Kenji Ekuan, the founder of the GK Design Group, was involved in the design of many Yamaha products since the company’s earliest days and clearly remembered these words of Yamaha Motor founder Genichi Kawakami: "A motorcycle fitted with an engine is not a true motorcycle until it is made into something beautiful. What this means is that a motorcycle connects with people through its beauty." Atsushi Ishiyama, who long served as the president of GK Dynamics, explains the concept in this way: "Because you straddle a motorcycle to ride it, it produces a unique feeling of being one with the machine. An instinct for riding horses has been inside us since ancient times-to race across the open plains, to chase game, to conquer. A motorcycle reproduces this instinct through the union of man and machine. It is precisely because it is a motorcycle that man and machine become as one. The machine itself is a source of the eternal raw energy sought by the human soul."

In 1991, Yamaha condensed these concepts and began using the term "humanonics." This word was coined by Yamaha to mean human-oriented technology and connote ergonomic engineering that takes into account human senses and feelings. Ergonomics has traditionally been connected to the structure and positioning of the body, but "humanonics" extends beyond that to encompass senses and feelings.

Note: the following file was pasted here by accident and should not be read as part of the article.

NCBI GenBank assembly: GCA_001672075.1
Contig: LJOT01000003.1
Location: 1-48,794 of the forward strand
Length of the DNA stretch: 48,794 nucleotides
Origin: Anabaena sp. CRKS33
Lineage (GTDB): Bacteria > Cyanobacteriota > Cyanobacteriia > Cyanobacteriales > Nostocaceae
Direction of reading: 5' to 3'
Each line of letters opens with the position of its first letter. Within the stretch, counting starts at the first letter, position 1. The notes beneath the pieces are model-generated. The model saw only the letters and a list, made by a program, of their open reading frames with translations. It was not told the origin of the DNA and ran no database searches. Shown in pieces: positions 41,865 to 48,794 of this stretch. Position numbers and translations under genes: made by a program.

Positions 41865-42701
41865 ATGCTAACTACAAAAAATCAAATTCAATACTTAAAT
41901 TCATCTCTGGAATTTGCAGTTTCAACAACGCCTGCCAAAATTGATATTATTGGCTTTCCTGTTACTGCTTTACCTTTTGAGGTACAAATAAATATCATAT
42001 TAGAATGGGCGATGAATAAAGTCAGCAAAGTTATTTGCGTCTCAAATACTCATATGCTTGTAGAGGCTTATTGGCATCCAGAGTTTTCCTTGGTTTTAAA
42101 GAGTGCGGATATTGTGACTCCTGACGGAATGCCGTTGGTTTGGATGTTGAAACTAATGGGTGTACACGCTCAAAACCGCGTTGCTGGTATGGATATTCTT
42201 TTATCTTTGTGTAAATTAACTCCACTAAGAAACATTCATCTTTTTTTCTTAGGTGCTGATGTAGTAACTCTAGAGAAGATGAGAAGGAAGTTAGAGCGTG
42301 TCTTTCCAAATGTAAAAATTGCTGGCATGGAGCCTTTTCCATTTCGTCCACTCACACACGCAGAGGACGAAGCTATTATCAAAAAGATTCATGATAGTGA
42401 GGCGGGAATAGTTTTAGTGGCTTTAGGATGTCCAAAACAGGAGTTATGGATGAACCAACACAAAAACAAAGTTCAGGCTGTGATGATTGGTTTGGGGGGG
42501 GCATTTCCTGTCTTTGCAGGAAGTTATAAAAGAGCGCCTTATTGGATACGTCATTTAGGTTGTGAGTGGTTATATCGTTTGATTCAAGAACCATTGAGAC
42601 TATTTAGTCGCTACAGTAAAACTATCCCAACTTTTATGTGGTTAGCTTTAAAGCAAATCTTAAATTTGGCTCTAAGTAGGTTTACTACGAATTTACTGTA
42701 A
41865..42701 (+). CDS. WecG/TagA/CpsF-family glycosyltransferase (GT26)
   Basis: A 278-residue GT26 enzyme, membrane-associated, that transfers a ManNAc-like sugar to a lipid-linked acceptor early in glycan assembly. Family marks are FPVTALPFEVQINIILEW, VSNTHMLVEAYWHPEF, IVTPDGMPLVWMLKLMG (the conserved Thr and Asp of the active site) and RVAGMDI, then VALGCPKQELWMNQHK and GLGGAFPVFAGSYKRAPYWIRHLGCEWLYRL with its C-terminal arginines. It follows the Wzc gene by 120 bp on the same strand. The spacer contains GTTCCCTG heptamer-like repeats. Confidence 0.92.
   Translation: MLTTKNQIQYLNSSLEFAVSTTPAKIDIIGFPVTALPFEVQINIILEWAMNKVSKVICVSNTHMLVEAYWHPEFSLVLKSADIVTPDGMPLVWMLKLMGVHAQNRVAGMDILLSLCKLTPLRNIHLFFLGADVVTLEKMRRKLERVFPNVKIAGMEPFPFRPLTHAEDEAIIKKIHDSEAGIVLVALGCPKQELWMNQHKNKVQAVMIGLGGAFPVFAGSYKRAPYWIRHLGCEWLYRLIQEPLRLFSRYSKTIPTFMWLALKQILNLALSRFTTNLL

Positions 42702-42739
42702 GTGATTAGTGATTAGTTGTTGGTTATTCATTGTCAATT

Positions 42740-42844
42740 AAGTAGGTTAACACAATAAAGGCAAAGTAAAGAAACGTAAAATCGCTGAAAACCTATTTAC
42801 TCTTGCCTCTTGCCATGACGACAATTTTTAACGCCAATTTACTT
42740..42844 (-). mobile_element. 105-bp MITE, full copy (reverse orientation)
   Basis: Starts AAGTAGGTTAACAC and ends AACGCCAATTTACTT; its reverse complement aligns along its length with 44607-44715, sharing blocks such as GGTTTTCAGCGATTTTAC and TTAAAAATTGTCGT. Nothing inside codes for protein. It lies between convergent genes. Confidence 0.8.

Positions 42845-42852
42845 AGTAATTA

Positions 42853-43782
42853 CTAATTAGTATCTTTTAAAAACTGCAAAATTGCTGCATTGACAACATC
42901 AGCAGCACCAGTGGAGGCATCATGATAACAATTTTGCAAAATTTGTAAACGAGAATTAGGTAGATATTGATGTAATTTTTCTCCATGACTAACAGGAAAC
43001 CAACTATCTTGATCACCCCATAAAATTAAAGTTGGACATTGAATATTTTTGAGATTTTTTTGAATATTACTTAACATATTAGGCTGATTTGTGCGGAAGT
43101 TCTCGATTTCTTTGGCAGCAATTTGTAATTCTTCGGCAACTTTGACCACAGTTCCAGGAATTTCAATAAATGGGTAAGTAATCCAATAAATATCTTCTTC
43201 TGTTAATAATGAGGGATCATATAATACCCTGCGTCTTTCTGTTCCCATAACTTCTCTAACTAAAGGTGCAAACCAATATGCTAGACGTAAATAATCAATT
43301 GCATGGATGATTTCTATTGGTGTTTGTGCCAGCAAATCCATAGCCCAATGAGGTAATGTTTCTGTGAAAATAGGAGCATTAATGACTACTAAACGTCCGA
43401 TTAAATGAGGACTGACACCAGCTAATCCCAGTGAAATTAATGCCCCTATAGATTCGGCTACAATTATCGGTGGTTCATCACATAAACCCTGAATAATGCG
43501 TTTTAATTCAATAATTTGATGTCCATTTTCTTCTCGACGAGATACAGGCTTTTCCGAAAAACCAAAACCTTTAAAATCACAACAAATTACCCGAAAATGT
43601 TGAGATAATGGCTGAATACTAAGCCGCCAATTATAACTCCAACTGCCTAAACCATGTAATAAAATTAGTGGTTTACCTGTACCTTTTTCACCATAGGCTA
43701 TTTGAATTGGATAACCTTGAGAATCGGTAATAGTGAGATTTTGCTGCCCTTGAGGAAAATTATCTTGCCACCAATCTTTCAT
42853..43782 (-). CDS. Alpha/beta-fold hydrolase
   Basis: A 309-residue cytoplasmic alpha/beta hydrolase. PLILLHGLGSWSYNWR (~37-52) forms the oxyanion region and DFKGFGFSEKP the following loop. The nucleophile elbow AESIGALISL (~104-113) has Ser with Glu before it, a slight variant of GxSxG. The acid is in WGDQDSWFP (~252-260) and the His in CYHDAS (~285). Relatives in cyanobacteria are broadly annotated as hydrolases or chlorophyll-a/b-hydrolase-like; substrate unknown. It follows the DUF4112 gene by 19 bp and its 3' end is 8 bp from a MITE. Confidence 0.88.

"OTODAMA"(objet d'art) exhibited at the 2001 Tokyo Motor Show

At certain times and situations, the human body is unconsciously and reflexively controlled by autonomic nerves unrelated to the person's will. Humanonics technology involves measuring and assessing these human rhythms and biological fluctuations and applying that data to product development. Yamaha initiated wide-ranging research in this area by launching the Humanonics Research Group, which is led by the Technology Development Division.

Also in 1991, as this research was being advanced, the humanonics concept was further extended, crystallizing into the new term "trinics." Trinics refers to the fusion of the three areas of mechanics, electronics, and humanonics. It subsequently became a pillar of Yamaha's engineering strategy, as the company laid out a clear policy of incorporating human comfort into the production of better products.

At the Tokyo Motor Show in 1997, Yamaha presented technology that appealed to the senses, centering on the theme of sensuality between rider and machine, and in 2002, it combined the words "human" and "machine" to form the term "humachine," further enhancing Yamaha's philosophy since its founding-the stimulation of human sensibility.

Since that time, humachine technology has been defined as the core element in actualizing Yamaha's mission of being a “Kando Creating Company” and has constituted an important theme in the company's product development activities.